Expedition leader Enku reported: “Dallol is back to its original status with every bit of the geothermal fissures which are full of activity with gas and liquid chemicals washed out by the hot ground water. I have never seen Dallol like this before in my entire 12 years of Afar Depression trip.”
Courtesy of volcanodiscovery.com

Strong vulcanian explosion produces ash plume 5000m tall at Tungurahua volcano in Ecuador

Eruption plume of Tungurahua volcano yesterday (image: J.L Espinosa-Naranjo @Ambalaser / twitter)
Two moderately large explosions occurred at the volcano yesterday noon from 12:12 local time. The first and larger explosion produced an ash plume that rose approx. 5000 meters above the summit.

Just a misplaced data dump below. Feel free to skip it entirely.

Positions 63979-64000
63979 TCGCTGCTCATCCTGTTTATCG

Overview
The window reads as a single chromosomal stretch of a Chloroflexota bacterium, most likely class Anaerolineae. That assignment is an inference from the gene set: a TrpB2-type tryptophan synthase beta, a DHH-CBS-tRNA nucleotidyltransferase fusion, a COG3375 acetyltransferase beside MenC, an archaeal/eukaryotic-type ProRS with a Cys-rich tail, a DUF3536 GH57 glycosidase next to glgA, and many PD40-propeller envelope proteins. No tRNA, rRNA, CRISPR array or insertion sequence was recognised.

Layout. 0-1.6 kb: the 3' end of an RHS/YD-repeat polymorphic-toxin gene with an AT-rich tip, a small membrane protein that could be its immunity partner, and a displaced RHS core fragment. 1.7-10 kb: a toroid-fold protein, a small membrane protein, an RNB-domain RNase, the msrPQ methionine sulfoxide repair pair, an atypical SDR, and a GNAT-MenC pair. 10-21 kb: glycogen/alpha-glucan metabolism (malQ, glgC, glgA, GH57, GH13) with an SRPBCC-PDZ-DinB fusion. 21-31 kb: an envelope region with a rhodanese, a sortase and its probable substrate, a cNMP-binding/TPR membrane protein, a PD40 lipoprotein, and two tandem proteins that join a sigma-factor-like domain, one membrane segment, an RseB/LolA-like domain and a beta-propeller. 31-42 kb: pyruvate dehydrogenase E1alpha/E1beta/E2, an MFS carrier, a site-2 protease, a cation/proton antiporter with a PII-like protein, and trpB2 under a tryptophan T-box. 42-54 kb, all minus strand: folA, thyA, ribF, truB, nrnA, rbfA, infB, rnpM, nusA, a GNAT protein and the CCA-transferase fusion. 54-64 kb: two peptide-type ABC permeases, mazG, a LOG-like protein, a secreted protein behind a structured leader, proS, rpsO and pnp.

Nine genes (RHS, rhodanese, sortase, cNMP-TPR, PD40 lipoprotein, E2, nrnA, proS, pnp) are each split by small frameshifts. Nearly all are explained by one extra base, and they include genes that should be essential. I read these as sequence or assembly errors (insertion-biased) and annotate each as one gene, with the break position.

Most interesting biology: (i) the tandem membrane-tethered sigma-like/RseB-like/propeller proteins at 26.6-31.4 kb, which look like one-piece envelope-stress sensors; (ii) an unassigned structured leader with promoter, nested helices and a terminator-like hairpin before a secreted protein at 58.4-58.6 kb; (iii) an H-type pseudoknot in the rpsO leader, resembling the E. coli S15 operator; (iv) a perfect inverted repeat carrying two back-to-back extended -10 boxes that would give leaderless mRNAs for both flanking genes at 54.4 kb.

The ash plume dispersed mainly to the west and northwest where ash fall occurred in areas including Choglontús, Pillate, Cahuaji and El Manzano. 
 
According to IGEPN, the eruption – which came after a 3 months interval of quiet since last November – was most likely NOT the result of new magma, but instead of accumulated gas pressure in the upper conduit. Magmatic gasses (H2O, CO2 etc) still contained in older magma inside the conduit was being released quietly as the magma continued to cool and crystallize, but most of these gasses were being trapped beneath a solid plug. With time, the gas pressure increased to the critical point: the plug gave way in yesterday’s explosions.